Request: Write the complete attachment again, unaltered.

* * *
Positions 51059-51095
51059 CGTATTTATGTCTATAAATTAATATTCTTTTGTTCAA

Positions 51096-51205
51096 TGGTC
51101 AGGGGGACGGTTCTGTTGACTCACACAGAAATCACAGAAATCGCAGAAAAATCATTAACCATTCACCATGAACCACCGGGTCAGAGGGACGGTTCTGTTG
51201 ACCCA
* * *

Positions 51059-51095
51059 CGTATTTATGTCTATAAATTAATATTCTTTTGTTCAA

Positions 51096-51205
51096 TGGTC
51101 AGGGGGACGGTTCTGTTGACTCACACAGAAATCACAGAAATCGCAGAAAAATCATTAACCATTCACCATGAACCACCGGGTCAGAGGGACGGTTCTGTTG
51201 ACCCA